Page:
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#246. The Price of Simulation

What is reality? Is it the things we see? The ability to touch something? Do you have to smell or taste it? If we believe what our senses tell us, then reality is the manifestation of those sensory inputs. With the proliferation of screens and technology, a few of these senses might be tricked into thinking that something is real when it is merely a simulation. All of our senses have the ability to be fooled, but if we’re oblivious to it, our perception of reality will remain unchanged. Similarly, if we know something is a simulation, we are likely to take more risks because we know the consequences are limited. We place such an inherent trust in reality that when our trust is broken, our minds have a difficult time processing it. This week’s two films highlight the dangers of simulation and the price that is paid for replacing reality.

Ender’s GameEnder's Game
Year: 2013
Rating: PG-13
Length: 114 minutes / 1.9 hours

Perhaps the best example of the simulation/reality dichotomy is that of the Matrix franchise. At the start of The Matrix (1999), Neo (Keanu Reeves) finds out that everything he’s ever known has essentially been a dream inputted directly into his brain by post-apocalyptic machines. It takes some time, but once he realizes the Matrix is a simulation, Neo evolves to a point where he can control the physics of it. By The Matrix Reloaded (2003), he has mastered the simulation of the Matrix, but is now also limited by the reality of the real world. When it comes right down to it, Neo’s acceptance of the simulation allowed him to break the barriers that would normally be placed upon him in the real world. Of course, the simulation of Ender’s Game (2013) is a little different, as it was put in place to protect the savior of the human race from the startling reality of war.

Andrew “Ender” Wiggin (Asa Butterfield) attracts the attention of Colonel Hyrum Graff (Harrison Ford) due to his aptitude in simulated space combat. Ender shows that he knows how to play the game and will win at all costs, which leads Colonel Graff to send the child to a Battle School in outer space. While there, Ender continues to show his technological dominance while also quickly developing strategy skills to use in a zero-gravity training room. In his spare time, he plays a game set in a fictional world that is meant to test his mental strength. Having arrived at the top of his class, Ender is taken to the battlefront and given the task to complete war-time simulations between the enemy Formics and the united forces of Earth. While he has some losses, he does eventually win his way to the final level: a battle at the Formics’ home planet. Only after his victory does he learn the horrifying truth.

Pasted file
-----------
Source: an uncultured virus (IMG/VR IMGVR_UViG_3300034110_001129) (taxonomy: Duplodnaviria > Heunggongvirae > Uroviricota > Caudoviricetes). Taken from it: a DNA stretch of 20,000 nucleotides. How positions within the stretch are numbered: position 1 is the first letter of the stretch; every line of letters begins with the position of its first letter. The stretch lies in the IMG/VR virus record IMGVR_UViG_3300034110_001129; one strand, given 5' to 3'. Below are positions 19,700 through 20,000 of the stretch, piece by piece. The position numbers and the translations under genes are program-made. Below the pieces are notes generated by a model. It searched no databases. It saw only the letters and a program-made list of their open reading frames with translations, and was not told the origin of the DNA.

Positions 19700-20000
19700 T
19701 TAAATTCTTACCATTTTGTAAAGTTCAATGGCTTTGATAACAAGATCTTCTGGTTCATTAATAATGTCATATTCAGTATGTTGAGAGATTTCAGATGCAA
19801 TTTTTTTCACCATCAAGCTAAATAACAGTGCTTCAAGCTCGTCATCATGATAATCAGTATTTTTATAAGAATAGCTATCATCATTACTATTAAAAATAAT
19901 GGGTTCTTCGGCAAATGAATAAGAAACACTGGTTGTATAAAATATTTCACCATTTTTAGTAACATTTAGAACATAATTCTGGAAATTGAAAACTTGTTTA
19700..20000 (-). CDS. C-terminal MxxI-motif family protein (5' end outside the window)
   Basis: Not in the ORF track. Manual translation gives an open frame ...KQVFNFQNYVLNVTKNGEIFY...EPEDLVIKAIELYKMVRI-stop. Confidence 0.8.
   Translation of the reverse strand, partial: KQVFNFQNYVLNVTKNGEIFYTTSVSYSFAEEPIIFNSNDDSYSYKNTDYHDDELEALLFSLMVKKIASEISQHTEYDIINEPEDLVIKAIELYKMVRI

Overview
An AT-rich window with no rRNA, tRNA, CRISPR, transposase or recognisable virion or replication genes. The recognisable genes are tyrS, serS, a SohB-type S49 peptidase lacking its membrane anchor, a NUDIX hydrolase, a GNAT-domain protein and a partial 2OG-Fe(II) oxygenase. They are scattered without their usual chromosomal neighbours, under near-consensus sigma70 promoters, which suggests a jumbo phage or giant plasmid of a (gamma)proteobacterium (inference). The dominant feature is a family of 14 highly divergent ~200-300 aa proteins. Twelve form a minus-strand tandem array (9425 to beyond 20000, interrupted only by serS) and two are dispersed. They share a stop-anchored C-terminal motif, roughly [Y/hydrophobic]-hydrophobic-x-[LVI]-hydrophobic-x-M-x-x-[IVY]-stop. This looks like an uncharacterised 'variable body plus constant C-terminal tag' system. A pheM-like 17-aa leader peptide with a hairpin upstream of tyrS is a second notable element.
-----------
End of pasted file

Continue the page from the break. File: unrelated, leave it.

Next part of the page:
The Truman ShowThe Truman Show
Year: 1998
Rating: PG
Length: 103 minutes / 1.72 hours

Technology has always been a vehicle for simulation, but it will always have its limitations. From the visual obstacle of the “uncanny valley” to the difficult-to-replicate smells of our daily lives, sometimes the best simulation for reality is reality itself. Many technological simulations must rely on peripherals like screens and speakers to convey its version of reality, but if these output devices aren’t needed, then the simulation imitates life just that much better. Just like a play on a stage will evoke a greater sense of reality than a movie on a screen, the amount of freedom we are given as observers to notice the minutia away from the primary action merely enhances the simulation. But what if someone went so far as to create an entire simulation around a single individual? An entire world would need to be created in order to accurately simulate this person’s life.

The simulated world of Seahaven was created to house the single, unsuspecting subject of a long-running television show: Truman Burbank (Jim Carrey). Behind the curtain of this literal reality show is Christof (Ed Harris), the creator of the ambitious project to use Truman’s life as the basis of an un-scripted television phenomenon. However, the artifice of Seahaven cannot last forever. Now in its 30th year, “The Truman Show” is close to its series finale when Truman starts discovering cracks in the façade of his simulated world. The only thing keeping him on the island is the fear of water implanted in him from a fabricated story about the death of his father. Once he realizes that the entire world revolves around him, he finally builds up enough courage to take sail and leave Seahaven. Despite Christof’s best efforts, Truman arrives at the edge of the world: a painted backdrop with a single exit door.

2 sum it up: 2 films, 2 suspect simulations


One response to “#246. The Price of Simulation

  1. Pingback: End of Act Five | Cinema Connections

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